The BorgCube ROV build


#1

Okay folk, I’ve been encourage to post my build progress, such as it is, so people can take a look, follow along, comment, and be generally helpful and point out my foolishness. So here we go …

I became interested in ROVs last year and decided I should build my own. By profession I’m a software/hardware engineer, so rather than doing the sensible thing and buying an OpenROV kit as my first project, I decided to build everything - the robot frame, its electronics, and its software - from scratch. To make my life every harder, I have given this thing stereo vision (two movable cameras), an underwater manipulator arm, and 12 (yes I know) thrusters to give the ROV complete freedom of movement in the water. And because software for such a bot doesn’t exists, I’m writing that too. One could charitably call this “experimental”.

The above photo is a snapshot as the BorgCube sits on my floor this evening. No thrusters attached yet, and the electronics are currently on my desk. I will try to update as assembly continues.

Much more information on this build can be found on Hackaday (https://hackaday.io/project/8343-borgcube-rov) and the software (very much a work in progress) is on GitHub (https://github.com/aanon4/borgcube-rov).

I have lots of work to do yet, but feedback/encouragement/constructive criticism is appreciated.


Will it work in a big river?
#2

Hi Tim,
I’ve been following your posts over on Hackaday for a few weeks now and I am most intrigued. Nice to see I’m not the only one building big :slightly_smiling:

A manipulator arm is definitely on my to-do list, however the current crop of waterproof servos aren’t depth rated for anything meaningful. Here is a bit of a review on the Traxxas ones. I imagine the Hi-tec ones would be the same. (http://www.societyofrobots.com/robotforum/index.php?topic=485.0) anyway I’m interested to see how it turns out.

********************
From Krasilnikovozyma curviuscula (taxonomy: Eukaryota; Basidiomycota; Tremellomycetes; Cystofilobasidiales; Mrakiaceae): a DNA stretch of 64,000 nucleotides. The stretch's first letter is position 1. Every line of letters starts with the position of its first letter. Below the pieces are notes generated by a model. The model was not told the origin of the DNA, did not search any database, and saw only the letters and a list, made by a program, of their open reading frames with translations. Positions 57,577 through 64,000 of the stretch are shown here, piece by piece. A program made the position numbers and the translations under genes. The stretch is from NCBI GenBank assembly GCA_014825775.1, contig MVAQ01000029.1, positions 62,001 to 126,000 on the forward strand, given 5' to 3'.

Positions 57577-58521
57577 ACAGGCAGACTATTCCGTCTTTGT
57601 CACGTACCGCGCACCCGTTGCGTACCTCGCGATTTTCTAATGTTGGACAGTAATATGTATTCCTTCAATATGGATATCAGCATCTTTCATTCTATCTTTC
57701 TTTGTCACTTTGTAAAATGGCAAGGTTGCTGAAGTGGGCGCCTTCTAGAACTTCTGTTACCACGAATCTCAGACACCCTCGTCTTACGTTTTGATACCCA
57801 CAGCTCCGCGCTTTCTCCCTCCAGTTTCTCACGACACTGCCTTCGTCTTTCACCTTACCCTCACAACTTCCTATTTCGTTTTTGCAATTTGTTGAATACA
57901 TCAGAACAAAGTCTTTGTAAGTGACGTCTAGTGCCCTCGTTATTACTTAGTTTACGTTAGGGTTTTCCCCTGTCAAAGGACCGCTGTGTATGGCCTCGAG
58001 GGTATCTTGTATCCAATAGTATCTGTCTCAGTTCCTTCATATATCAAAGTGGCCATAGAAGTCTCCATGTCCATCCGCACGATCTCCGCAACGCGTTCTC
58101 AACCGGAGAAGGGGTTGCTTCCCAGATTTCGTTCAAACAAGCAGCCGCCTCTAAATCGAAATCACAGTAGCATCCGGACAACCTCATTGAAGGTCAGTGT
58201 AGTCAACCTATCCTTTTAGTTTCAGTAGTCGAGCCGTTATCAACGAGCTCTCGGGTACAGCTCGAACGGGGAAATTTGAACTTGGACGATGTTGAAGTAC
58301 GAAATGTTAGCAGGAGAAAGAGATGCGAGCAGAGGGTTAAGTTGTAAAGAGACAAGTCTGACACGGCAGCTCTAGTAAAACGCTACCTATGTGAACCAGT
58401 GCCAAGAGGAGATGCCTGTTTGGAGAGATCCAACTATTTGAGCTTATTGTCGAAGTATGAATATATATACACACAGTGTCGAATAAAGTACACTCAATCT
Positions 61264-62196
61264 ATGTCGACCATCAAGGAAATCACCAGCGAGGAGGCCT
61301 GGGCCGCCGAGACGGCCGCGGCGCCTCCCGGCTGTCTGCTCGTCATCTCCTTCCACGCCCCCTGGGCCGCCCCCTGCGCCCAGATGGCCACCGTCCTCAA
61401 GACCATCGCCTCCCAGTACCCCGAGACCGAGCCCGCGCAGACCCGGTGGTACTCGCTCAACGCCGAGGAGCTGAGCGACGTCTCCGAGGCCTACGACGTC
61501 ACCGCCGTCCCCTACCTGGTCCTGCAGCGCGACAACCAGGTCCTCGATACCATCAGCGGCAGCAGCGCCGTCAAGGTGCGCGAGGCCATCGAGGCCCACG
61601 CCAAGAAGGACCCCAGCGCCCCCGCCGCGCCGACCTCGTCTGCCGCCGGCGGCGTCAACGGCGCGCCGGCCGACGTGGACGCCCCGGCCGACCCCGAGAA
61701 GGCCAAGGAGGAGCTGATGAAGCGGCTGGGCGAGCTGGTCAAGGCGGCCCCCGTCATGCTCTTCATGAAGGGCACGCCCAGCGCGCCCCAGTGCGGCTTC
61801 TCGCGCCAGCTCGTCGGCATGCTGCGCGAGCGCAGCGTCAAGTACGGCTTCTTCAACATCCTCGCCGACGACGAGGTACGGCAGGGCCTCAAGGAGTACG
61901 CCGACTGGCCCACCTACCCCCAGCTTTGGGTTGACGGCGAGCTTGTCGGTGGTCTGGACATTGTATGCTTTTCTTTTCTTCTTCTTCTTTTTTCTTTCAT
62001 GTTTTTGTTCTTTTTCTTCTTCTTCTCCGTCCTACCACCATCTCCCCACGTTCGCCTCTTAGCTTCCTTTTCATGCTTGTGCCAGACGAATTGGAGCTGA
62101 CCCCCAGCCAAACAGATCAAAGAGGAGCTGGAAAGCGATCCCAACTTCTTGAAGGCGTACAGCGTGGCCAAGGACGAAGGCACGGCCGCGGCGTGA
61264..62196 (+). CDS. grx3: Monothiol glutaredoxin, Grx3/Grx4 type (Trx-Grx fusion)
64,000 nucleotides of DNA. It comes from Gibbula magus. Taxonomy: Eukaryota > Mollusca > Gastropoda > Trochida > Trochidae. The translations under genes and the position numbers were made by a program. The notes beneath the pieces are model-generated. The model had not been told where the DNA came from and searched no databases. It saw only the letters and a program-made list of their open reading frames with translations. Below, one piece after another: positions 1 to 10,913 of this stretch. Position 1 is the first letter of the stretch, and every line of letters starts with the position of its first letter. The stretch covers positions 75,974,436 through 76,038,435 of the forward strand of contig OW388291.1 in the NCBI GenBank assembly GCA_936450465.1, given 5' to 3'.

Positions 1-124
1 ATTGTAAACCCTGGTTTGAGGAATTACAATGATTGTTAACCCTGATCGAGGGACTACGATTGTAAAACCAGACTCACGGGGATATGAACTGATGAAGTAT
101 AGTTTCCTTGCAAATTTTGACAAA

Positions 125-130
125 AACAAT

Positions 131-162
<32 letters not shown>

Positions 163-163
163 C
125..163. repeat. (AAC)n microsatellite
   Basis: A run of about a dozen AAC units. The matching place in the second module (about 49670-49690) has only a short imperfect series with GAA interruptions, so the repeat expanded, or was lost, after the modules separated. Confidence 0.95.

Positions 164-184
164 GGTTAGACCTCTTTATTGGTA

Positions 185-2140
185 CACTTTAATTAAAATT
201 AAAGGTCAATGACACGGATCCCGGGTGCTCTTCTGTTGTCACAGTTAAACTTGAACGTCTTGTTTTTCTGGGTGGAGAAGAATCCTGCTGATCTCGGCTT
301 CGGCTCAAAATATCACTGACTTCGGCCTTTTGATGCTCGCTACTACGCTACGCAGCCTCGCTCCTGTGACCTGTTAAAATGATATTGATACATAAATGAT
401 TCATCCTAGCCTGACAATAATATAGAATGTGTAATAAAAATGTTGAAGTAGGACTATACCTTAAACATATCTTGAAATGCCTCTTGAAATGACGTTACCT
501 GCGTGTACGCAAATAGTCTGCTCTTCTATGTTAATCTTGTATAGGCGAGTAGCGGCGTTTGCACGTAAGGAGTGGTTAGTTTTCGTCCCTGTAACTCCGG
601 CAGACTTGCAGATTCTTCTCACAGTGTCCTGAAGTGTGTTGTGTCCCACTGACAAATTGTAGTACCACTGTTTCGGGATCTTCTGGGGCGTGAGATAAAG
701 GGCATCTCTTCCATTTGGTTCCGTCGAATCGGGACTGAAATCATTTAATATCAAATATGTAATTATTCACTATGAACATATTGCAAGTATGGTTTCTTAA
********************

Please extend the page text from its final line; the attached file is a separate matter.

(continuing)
#3

I fully expect the manipulator servos to fail - but I’m interested in how they fail and how deep (or not) they get before it happens. Then I’ll probably look at rebuilding them and seeing what’s possible. I did consider opening them up now … but I’m trying to resist finding too many ways to not actually finish building this thing.


#4

Well I tell you what, even if you get the controls to work, that would be a victory. You are right, we can work out the hardware details later and using something cheap and off the shelf is really good to get you started.

I still have about 1lb left of buoyancy to work with in the bow of mine, so I’ll go about making one up too and working on some sort of control over Ethernet for it.


#5

Time for an update … and I can put it off no longer … the 'Cube is assembled and I have to put it in the water. Eek! Tomorrow I’ll be dropping it in the hot tub in the yard and seeing how it goes. I’m expecting it to float still (it weights about 20lbs but there’s quite a bit of buoyancy due to the three airtight tubes) so will have to look at fixing that. Mostly I just want to run a few simple tests and make sure it works. Nothing fancy yet. If it does sink I will probably start working on the PID controllers for balance.

In the meantime, here’s the fully assembled thing:


#6

Also - here’s the current cockpit view (looking out at the mysterious underwater world which is my office) - much to do here yet. The UI is written using three.js, a rather good WebGL library. I chose it because it let’s me easy switch the UI to VR mode.


#7

Looks good Tim, good luck with the trials tomorrow. 20lbs is pretty reasonable and many of the larger homebuilt ones are coming in around this size and weight. mine was 21.5lbs when I was done with it.


#8

Did the water test this morning (before it started raining) and nothing leaks and all the electrics work! As you can see in the photo, it floats so I need to fix that. Lead weights?



#9

I am deeply impressed ! Congratulations from Luxembourg.
Marc


#10

Amazing work! Very impressive!


#11

Tim, looks great! Always a plus when you don’t have to add more bouyancy.

For the weights I use a combination of solid dive belt weights and disk fishing weights. Both are easy to ziptie on the frame. You will want a few different bags of the fishing weights (1oz, 2oz, 3oz, etc) so you can really dial in the balance.

Solid Dive Weights
Disk Fishing Weights


#12

Outstanding Tim. Good luck.
Andrew


#13

Looks fantastic, very impressive Tim!


#14

Thanks for these recommendations, much appreciated - I’ll check them out.